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We Didn’t Ban Codeine Because of BBC Documentary – Govt

We Didn’t Ban Codeine Because of BBC Documentary – Govt

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The Federal Ministry of Health said on Wednesday that its decision to ban codeine as a pharmaceutical agent did not follow a report by the BBC that highlighted the danger of the substance.

Olajide Oshundun, a ministry spokesperson, told PREMIUM TIMES in a statement that the announcement on May 1 only coincided with the publication of the BBC documentary which started running on April 30.

“The body of the statement released by the ministry yesterday indicated that a working committee had been constituted by the government and they submitted an interim report,” he said.

“The memorandum was submitted on April 30 and it was due to that the minister took the step to ban codeine and that is why the statement was issued. It was only a coincidence that the government took action almost immediately after BBC’s broadcast,” Mr Oshundun said.

“The government did not take action due to the report,” he emphasised. “The action was done as a result of the memorandum.”

The Committee on the Codeine Control Working and other related Matter Group (CCRWG) was set up on January 23, by the Minister of Health Isaac Adewole in Abuja.

In February, Oluwatoyin Odeku, a professor of pharmacy at the University of Ibadan who chaired the CCRWG, provided an update about the work of her committee and said codeine addition amongst married women was on the rise.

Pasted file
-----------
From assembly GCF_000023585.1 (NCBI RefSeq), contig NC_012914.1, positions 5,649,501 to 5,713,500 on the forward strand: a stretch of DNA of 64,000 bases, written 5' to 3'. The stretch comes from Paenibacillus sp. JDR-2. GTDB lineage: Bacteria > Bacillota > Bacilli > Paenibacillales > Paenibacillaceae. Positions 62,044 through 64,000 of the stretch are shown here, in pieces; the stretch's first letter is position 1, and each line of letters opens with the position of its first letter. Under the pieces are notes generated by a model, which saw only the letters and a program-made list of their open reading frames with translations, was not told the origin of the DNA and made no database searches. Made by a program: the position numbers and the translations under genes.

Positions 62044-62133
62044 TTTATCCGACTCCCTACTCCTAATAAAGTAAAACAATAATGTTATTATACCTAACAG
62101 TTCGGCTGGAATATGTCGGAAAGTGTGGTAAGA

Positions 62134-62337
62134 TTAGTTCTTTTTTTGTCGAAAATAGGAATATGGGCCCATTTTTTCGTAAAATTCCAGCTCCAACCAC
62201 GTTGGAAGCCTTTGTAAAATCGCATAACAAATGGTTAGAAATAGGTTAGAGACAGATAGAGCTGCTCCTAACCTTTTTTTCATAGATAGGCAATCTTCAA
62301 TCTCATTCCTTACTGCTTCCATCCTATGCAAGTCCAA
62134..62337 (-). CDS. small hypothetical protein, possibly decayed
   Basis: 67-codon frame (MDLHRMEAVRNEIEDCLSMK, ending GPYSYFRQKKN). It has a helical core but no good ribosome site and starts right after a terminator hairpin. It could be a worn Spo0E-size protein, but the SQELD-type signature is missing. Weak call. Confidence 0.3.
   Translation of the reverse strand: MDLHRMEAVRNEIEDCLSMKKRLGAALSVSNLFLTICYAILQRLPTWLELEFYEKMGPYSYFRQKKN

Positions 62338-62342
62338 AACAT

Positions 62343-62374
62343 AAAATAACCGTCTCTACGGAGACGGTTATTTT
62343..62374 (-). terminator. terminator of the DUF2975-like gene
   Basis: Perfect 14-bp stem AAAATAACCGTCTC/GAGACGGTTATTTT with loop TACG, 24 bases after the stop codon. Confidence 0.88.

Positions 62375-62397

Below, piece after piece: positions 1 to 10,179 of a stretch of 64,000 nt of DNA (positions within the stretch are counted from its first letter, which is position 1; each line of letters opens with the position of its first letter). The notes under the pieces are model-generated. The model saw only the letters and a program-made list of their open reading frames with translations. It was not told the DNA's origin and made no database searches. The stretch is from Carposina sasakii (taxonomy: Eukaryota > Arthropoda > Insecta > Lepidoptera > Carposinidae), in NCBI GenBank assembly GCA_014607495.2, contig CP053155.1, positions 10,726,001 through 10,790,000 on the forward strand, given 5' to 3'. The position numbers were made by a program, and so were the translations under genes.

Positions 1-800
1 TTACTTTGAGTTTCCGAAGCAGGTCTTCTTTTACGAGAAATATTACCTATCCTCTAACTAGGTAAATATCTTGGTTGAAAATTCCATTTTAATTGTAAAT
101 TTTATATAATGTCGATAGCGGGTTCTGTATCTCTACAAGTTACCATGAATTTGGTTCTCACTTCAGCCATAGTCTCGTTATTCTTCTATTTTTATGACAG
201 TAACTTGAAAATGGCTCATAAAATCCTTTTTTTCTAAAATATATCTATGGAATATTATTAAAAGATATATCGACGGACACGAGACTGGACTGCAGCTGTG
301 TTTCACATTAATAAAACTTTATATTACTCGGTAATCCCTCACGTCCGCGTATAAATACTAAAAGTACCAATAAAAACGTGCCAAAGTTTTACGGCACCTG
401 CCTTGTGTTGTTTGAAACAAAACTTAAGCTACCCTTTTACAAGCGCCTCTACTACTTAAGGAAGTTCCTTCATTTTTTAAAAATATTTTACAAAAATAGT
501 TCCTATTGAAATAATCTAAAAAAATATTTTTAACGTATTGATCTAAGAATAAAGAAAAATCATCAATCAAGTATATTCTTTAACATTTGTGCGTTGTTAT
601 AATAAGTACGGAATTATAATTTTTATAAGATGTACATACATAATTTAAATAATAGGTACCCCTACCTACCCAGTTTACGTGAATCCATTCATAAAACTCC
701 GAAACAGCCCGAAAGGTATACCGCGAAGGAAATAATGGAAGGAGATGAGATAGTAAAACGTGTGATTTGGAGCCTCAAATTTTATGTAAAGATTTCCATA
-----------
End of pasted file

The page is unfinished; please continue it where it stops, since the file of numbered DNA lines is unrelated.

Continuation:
The ministry also shared a link holding the memorandum document on its website. The link showed that an immediate ban of codeine was the first of 13 recommendations made by the committee.

The BBC reported on Tuesday that the ban on codeine came as a result of its story, even though the broadcaster noted that a ministry spokesperson had clarified that the action was the culmination of a long time effort aimed at curbing codeine addiction and its attendant social implications.

In 2016, an investigation by the Nigeria-based International Centre for Investigative Reporting published a two-part investigation into how codeine and other substantives were threatening a generation of young Nigerians of northern origin.

The story was also published on PREMIUM TIMES.

The BBC story received widespread mention following its broadcast on Monday, with Senate President Bukola Saraki and Aisha Buhari commending the the British broadcaster for its public service endeavour.

Adejuwon Soyinka, a BBC news editor responsible for the story, did not respond to PREMIUM TIMES requests for comments the ,ministry’s position on the timing of codeine ban.

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